Families did not need a second car because industry came to us. We had an egg man who brought us eggs, a milk man who left dairy products outside the front door, and a bread delivery man. The Fuller Brush man supplied us with interesting things like carbolic salve, my mother’s go-to healing potion. The insurance man came to the house to update policies, and the Avon Lady was often calling with her cute little lipstick samples. I REALLY wanted those but Mom wouldn't share. Once a year a traveling photographer arrived to take family photos in our house. 

We had a mailman and a paperboy. Except for the Avon Lady, all these salespeople were men. The mailman walked from porch to porch carrying a big brown satchel filled with mail. He usually had the same route for years, so families knew their mailman by name. In those days before credit cards, the paperboy stopped by his customer's houses weekly to collect cash payments. It always embarrassed me to answer the knock and find the paper boy staring at me from the other side of the door. Aack, a young boy at the door wanting money! I wouldn’t speak to him and he certainly didn't speak to me. I would yell “Ma, the paper boy is here!” and then leave him standing outside while I made a quick getaway. 

Kid World was a separate society. Adults were weird, except for grandparents who took us to the Dairy Queen for a phosphate or a Dilly Bar. Grandparents were okay. They knew we were sentient and they thought we were cute. 

This house still exists, though quite a bit worse for wear. I often wonder if there is any trace to be found of the original occupants?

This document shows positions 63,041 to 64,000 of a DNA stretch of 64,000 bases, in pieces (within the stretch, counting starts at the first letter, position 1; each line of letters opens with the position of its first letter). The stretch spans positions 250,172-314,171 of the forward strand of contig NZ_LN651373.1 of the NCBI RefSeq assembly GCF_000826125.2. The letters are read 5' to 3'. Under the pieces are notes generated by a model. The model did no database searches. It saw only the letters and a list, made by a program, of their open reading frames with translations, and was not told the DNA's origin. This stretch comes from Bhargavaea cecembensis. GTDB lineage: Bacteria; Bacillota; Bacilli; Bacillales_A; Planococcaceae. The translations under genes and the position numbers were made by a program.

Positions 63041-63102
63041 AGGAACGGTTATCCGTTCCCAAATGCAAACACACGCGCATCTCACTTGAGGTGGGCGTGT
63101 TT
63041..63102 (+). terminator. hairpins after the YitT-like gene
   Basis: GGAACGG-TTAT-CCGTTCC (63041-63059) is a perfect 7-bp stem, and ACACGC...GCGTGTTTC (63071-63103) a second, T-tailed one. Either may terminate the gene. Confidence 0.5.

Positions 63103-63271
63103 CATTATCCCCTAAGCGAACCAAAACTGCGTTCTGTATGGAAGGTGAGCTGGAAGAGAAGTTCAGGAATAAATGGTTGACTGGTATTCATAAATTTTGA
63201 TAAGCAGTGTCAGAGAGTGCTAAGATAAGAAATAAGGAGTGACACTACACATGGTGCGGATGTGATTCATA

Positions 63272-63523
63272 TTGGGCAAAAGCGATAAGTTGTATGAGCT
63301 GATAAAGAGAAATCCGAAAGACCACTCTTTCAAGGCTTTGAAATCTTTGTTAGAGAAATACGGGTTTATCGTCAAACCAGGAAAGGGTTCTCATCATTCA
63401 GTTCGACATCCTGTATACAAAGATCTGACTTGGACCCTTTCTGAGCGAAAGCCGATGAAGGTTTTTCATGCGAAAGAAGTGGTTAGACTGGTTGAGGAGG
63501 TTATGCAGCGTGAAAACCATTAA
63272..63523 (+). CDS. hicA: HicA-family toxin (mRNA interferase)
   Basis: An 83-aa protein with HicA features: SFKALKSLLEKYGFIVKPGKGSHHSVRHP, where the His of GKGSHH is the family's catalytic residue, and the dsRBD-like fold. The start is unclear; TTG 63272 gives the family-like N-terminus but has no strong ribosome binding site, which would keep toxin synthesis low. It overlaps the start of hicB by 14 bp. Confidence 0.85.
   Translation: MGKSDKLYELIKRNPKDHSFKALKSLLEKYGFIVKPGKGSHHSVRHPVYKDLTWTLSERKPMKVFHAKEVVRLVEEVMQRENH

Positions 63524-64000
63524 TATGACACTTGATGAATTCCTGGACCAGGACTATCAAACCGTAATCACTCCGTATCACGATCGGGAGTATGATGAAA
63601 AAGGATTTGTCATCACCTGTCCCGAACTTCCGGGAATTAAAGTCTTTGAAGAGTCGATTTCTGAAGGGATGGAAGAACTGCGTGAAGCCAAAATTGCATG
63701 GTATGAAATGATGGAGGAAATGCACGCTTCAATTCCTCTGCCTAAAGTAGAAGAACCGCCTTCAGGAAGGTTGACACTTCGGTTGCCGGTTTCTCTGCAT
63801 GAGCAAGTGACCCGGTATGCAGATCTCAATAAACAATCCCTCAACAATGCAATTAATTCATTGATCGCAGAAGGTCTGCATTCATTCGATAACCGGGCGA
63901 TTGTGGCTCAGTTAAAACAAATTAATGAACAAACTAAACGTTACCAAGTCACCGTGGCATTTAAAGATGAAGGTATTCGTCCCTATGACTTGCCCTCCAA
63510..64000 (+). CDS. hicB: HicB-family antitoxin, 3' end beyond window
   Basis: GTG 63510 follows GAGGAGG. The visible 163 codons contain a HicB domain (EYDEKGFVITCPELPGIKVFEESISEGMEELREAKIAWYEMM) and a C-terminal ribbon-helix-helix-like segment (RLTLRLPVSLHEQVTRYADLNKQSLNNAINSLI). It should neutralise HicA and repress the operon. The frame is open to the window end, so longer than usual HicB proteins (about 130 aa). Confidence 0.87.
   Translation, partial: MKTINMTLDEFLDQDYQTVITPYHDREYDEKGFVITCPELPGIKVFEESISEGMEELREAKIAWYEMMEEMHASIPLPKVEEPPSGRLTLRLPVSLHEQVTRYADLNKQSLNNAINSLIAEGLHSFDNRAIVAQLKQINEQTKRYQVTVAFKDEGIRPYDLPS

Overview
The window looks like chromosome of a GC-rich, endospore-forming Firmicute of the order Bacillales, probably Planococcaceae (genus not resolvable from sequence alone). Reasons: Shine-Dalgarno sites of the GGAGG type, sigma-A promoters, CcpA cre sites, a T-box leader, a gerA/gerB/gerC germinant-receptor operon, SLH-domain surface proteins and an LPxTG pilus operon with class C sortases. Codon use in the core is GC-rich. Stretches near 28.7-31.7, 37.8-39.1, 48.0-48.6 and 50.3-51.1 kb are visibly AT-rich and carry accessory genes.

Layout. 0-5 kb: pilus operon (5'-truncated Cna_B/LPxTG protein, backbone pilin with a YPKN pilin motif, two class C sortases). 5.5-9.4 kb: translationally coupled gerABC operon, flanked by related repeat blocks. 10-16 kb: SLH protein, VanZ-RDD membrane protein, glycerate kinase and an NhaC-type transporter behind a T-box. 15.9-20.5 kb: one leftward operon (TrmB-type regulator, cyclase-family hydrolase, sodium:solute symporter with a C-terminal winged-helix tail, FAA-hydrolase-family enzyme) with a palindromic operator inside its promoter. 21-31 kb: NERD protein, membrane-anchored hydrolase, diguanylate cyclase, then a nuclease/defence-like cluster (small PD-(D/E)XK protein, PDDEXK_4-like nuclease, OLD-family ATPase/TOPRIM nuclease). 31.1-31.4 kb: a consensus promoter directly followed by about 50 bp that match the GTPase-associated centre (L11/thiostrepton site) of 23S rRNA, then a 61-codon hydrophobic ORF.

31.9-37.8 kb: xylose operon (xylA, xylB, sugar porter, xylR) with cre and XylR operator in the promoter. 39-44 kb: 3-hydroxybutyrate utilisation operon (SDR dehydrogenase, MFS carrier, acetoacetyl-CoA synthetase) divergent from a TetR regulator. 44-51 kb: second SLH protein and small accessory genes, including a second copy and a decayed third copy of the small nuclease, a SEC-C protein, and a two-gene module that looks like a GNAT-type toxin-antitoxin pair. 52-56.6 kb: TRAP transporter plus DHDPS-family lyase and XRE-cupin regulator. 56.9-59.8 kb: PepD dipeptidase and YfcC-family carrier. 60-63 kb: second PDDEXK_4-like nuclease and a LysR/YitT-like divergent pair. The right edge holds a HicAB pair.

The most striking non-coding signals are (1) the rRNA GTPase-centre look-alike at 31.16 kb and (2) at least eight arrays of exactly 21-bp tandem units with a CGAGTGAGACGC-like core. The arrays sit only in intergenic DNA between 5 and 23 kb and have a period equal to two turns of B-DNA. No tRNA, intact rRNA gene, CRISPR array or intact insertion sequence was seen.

What was the first house you can remember living in?

My first home, circa 1958

Tuesday, September 13, 2016

Being Home

We have been living in this house for a little over two years, and in Central Florida for 2 1/2. I love being close enough to my daughter and her family to babysit and go to school functions for the grandchildren. I like living someplace where it never snows and palm trees grow. I am also fascinated by alligators. My life is full to bursting and I am happy with this big change. 

However, I won't lie. In the past 3 years I retired, gave up my work persona, moved from the liberal north to the conservative south, and left our old home with acreage, dark forests, and beloved perennial gardens. In Florida we became strangers in a strange land. We adjusted to a different climate, learned about different flora and fauna, and started living in a freakin' neighborhood in a subdivision, dontcha know! 

Happy or not, I had a hard time adjusting to all these changes. Change can be traumatic. T and I had too many big life changes in a relatively short amount of time. He can roll with the punches, but it takes me a while to recover AND I want to hit back. It was probably not the best way to manage the first months of retirement. Still, it has been worth the struggle.

I expected it to be hard. I have been through big changes before. The knowledge of what to expect helped me prepare for and cope with this move. From experience I knew the unfamiliar would eventually become familiar if I just waited long enough. I did. It has.